Social context

In terms of social determinants, the Aboriginal and Torres Strait Islander Social Justice Commissioner, Tom Calma, identifies a range of factors impacting on health that vary by location.18 This includes income levels that fall from 70% of non-Indigenous levels in major cities to 40% in very remote areas (where costs of living are correspondingly higher), and levels of employment that fall from 57% in cities to 46% in very remote areas – which will almost certainly fall further as the Community Development and Employment Program is dismantled. Indeed, it has been suggested that current government policy incorporates ‘categories of competence’ with particular salience to rural and remote Indigenous residents, Arabena suggesting three levels: (i) competent Indigenous people who reside in urban areas and who should have no access to Indigenous-specific funding; (ii) those who live in remote areas and lack competence because of disadvantage-related circumstances and should be helped; (iii) those who continue to choose to live in disadvantaged communities and who choose to lack competence, that is, those who cannot be helped at all.19

This presumption of ‘choice’ flies in the face of the lived reality of most remote Indigenous Australians.17 The reality is that it is highly unlikely that reliance on government transfers in such settings will be substantially reduced in the foreseeable future. Indeed, the level playing field of a globalised economy will present more challenges than opportunities, particularly with educational retention20 and performance21 significantly worse in remote areas. This obviously has implications for ‘fair equality of opportunity’ and, consequently, for the health and wellbeing of individuals and communities.22 Other relevant factors known to be worse in remote Indigenous settings include the education level of primary carers, family financial strain and household crowding.23 It should thus be no surprise that the foundations of mental health and emotional wellbeing – the growth and health of children – is poorer in remote than in urban Indigenous populations.24

In such settings psychosocial development is further challenged by rapid changes in family structure and function that have occurred over the last four decades and which have had particular salience for paternal roles.25 Across Australia, young Aboriginal men – fathers and role models – have staggering rates of arrest and incarceration26 that, at least in non-metropolitan settings, are clearly associated with alcohol abuse.27 Indeed, in some remote Queensland communities arrest has become a normative experience for young men,28 most commonly as a result of alcohol-related family violence, those most vulnerable being young women (mothers) and children, among whom there are also dramatically elevated rates of sexually transmitted infections.29 With data from Western Australia showing rates of HIV infection increasing significantly in the Aboriginal population, and parallels drawn to the patterns of transmission in sub-Saharan Africa,30 the threat for rural and remote communities is grave (particularly given the conjunction of sexually transmitted infection endemicity, high rates of incarceration, alcohol-related behavioural disinhibition, lack of investment in effective preventive programs, and wariness of health services).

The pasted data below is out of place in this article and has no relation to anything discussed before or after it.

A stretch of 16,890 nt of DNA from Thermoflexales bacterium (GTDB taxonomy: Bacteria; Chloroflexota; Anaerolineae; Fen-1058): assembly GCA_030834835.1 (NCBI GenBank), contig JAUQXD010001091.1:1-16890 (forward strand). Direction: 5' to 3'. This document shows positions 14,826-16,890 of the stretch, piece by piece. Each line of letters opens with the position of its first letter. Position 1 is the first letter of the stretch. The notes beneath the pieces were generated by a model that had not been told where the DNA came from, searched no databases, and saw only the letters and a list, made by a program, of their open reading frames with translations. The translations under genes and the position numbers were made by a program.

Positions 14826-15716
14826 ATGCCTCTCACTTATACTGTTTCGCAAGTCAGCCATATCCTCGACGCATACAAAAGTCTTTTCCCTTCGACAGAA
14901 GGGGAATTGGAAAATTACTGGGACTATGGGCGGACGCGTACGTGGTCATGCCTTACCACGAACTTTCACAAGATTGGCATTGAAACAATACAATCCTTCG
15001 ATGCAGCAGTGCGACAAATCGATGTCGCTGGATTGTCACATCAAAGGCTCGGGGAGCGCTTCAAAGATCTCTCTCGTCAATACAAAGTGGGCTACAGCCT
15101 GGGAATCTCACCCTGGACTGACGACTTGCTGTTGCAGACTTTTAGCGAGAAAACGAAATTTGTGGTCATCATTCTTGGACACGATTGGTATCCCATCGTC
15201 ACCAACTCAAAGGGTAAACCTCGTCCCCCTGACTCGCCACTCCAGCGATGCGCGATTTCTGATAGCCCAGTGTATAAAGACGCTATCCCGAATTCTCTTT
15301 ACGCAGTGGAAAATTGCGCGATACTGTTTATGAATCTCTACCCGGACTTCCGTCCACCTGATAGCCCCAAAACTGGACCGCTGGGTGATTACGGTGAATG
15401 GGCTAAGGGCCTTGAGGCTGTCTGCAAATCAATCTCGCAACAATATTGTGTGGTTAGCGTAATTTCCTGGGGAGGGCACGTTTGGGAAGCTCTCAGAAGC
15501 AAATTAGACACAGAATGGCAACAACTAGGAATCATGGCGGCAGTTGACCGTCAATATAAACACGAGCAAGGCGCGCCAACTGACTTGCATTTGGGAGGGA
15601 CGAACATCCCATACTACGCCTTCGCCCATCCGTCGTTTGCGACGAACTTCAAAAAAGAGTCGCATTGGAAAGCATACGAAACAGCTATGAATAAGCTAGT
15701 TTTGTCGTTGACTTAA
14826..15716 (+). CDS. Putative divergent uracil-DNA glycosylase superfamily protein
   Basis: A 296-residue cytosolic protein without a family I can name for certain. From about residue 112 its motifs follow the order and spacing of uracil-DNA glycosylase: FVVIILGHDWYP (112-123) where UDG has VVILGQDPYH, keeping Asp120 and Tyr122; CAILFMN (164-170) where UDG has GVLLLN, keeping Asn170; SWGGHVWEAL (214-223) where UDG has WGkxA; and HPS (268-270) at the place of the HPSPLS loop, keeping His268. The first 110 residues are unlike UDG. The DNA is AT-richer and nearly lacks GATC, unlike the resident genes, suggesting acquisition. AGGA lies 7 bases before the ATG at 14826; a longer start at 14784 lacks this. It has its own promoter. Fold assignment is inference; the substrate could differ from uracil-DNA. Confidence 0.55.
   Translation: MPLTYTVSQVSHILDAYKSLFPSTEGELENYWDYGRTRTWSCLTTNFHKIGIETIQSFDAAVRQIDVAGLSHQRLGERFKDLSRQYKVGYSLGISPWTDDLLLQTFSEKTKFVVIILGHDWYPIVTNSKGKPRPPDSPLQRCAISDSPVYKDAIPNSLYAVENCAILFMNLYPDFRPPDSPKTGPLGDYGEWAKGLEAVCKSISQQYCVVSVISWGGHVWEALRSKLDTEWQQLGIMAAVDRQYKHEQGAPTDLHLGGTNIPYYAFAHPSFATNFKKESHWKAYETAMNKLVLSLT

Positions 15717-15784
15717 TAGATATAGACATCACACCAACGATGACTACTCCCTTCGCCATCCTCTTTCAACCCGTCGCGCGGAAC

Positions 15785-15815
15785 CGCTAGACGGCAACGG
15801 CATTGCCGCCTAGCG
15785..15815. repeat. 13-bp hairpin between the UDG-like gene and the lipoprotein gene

By their effects on family life and the psychosocial developmental tasks of childhood these manifestations of disadvantage support the transmission of vulnerability across generations. Furthermore, the vulnerability of Indigenous children is increased not only as a result of exposure to a larger number and more intense levels of risks, but also to compromise of those family, social and service factors that would otherwise support resilience, the complex interactions of which across child development31 can result in what has been termed ‘risk amplification’.17 Arguably, this is more so where health, social and other services mandated to address the needs of the disadvantaged are also lacking – as is the case across most, if not all, of remote Indigenous Australia.


The realities of remote area Aboriginal health have been summarised by medical observers as ‘hardship, sufferance and invisibility’,32 the last referring both to high levels of unrecognised and untreated illness, and to the lack of understanding of the difficulties Indigenous people experience in accessing help. That is, where there are services – according to the 1999 Community Housing and Infrastructure Needs Survey 30–50% of residents of discrete Indigenous communities have no access to allied health or mental health care workers.33 Access to Indigenous health professionals is even more restricted and particularly so at higher professional levels – a ‘pear shaped’ distribution weighted towards service roles with least training and responsibility. Although there is increasing attention to developing the Indigenous health workforce, because of basic educational disadvantage this has not, as yet, resulted in significant gains, with students from remote areas faring worst.34